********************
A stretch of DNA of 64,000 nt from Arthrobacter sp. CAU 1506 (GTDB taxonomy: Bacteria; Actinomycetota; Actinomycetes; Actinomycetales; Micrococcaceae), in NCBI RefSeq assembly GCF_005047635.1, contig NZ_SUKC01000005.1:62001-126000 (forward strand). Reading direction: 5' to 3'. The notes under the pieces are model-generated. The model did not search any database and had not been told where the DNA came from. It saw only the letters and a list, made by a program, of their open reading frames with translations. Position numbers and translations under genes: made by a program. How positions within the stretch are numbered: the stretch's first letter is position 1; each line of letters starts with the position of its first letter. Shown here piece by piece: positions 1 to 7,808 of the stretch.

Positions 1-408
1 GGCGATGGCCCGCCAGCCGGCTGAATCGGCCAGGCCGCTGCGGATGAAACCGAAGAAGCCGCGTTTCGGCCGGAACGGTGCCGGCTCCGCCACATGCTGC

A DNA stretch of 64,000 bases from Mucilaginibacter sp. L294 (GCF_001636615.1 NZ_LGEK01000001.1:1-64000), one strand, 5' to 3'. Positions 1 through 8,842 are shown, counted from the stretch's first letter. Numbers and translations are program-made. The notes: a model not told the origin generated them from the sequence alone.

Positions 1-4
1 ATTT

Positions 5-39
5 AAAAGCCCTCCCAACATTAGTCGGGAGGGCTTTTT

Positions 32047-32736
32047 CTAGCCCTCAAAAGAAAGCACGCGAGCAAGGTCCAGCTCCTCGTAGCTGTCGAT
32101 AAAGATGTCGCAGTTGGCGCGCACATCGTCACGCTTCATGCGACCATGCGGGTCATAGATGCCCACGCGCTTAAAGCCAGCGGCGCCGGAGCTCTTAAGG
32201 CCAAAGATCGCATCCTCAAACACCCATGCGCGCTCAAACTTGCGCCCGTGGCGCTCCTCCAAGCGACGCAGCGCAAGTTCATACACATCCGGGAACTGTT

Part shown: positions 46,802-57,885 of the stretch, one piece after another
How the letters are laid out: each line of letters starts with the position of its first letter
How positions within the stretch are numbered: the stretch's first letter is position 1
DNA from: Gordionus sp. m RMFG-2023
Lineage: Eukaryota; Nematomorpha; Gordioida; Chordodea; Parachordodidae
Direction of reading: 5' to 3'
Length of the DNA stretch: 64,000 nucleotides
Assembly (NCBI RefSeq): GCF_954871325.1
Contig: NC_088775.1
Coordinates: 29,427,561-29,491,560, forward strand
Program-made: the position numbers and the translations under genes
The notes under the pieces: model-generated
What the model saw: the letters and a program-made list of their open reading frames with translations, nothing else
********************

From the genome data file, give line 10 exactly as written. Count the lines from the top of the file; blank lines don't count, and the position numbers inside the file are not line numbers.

32047 CTAGCCCTCAAAAGAAAGCACGCGAGCAAGGTCCAGCTCCTCGTAGCTGTCGAT